(5.15)

Noting that the order of right-hand side of the inequality (5.14) and (5.15) is at most ρ, respectively, and $$p-t-1- \frac{p}{m_{1}} -o(1)>0$$, $$q-s-1- \frac {q}{m_{2}} -o(1) >0$$, therefore, the order of $$w_{1}$$, $$w_{2}$$ is at most ρ. That is a contradiction.

This completes the proof of Theorem 2.2. □

### Proof of Theorem 2.3

Note that $$Q_{1}(z,w_{2})$$, $$Q_{2}(z,w_{1})$$ are monic polynomials and their coefficients are, respectively, small functions of $$w_{2}$$, $$w_{1}$$. By Lemma 4.4, we have

$$Q_{2}(z,w_{1}) = \bigl( w_{1}(z)-s_{1}(z) \bigr)^{q_{2}},\qquad Q_{1}(z,w_{2}) = \bigl( w_{2}(z)-s_{2}(z)\bigr)^{q_{1}}$$

or

\begin{aligned}& T(r,w_{1})\leq\overline{N}\biggl(r, \frac{1}{ Q_{2}(z,w_{1})}\biggr) + \overline{ N}(r,w_{1} ) + S(r,w_{1} ), \end{aligned}
(5.16)
\begin{aligned}& T(r,w_{2})\leq\overline{N}\biggl(r, \frac{1}{ Q_{1}(z,w_{2})}\biggr) + \overline{ N}(r,w_{2} ) + S(r,w_{2} ). \end{aligned}
(5.17)

On the other hand, $$P_{1}(z,w_{2})$$ and $$Q_{1}(z,w_{2})$$, $$P_{2}(z,w_{1})$$, and $$Q_{2}(z,w_{1})$$ have only finitely many common zeros. Therefore

\begin{aligned}& \begin{aligned}[b] N\biggl(r, \frac{1}{Q_{1}(z,w_{2})}\biggr) &\leq N\biggl(r, \frac{ P_{1}(z,w_{2}) }{Q_{1}(z,w_{2})}\biggr) +O( \log r) \\ &\leq N\biggl(r, \sum_{\{I\}}a_{I}(z) \prod_{i \in I}w_{1}(z+c_{i}) \biggr) +O( \log r) \\ &= O( \log r), \end{aligned} \end{aligned}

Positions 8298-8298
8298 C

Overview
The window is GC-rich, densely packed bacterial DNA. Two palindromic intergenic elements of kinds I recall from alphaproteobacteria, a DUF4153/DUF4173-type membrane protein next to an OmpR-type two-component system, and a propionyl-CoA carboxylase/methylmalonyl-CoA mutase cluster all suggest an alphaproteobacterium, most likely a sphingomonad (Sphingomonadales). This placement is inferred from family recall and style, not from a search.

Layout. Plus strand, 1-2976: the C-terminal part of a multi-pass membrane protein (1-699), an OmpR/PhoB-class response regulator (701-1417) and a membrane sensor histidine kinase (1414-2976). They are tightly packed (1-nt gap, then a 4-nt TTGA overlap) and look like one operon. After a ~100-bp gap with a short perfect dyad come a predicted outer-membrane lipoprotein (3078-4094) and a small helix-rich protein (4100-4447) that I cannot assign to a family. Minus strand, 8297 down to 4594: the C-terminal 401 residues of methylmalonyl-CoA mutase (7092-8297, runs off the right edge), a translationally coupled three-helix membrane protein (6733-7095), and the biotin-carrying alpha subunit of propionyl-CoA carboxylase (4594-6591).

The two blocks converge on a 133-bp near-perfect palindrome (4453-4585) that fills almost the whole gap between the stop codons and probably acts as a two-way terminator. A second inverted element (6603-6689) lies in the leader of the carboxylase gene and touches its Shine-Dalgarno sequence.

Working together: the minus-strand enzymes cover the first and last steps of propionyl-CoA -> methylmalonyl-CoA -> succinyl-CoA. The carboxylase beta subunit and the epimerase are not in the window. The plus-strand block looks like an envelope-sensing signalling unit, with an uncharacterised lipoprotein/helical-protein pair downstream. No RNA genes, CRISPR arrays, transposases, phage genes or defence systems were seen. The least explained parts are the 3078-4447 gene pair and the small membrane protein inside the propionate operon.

(5.18)
\begin{aligned}& \begin{aligned}[b] N\biggl(r, \frac{1}{Q_{2}(z,w_{1})}\biggr) &\leq N\biggl(r, \frac{ P_{2}(z,w_{1}) }{Q_{2}(z,w_{1})}\biggr) +O( \log r) \\ &\leq N\biggl(r, \sum_{\{J\}}b_{J}(z) \prod_{j \in J}w_{2}(z+c_{j}) \biggr) +O( \log r) \\ &= O( \log r). \end{aligned} \end{aligned}
(5.19)

It follows from (5.16), (5.19), (5.17), and (5.18) that $$T(r,w_{1})= S(r,w_{1})$$, $$T(r,w_{2})= S(r,w_{2})$$. This is a contradiction. Thus $$Q_{1}(z,w_{2}) = ( w_{2}(z)-s_{2}(z))^{q_{1}}$$, $$Q_{2}(z,w_{1}) = ( w_{1}(z)-s_{1}(z))^{q_{2}}$$.

Using (5.18) and (5.19), we see that $$Q_{1}(z,w_{2}) = ( w_{2}(z)-s_{2}(z))^{q_{1}}$$, $$Q_{2}(z,w_{1}) = ( w_{1}(z)-s_{1}(z))^{q_{2}}$$ have finitely many zeros. Since $$w_{1}(z)$$, $$w_{2}(z)$$ are transcendental meromorphic functions with at most finitely many poles, $$Q_{1}(z,w_{2}) = ( w_{2}(z)-s_{2}(z))^{q_{1}}$$, $$Q_{2}(z,w_{1}) =( w_{1}(z)-s_{1}(z))^{q_{2}}$$ have at most finitely many poles, therefore, there are two rational functions $$h_{1}(z)$$, $$h_{2}(z)$$ and non-constant entire functions $$\overline{g_{1}}(z)$$, $$\overline{g_{2}}(z)$$ such that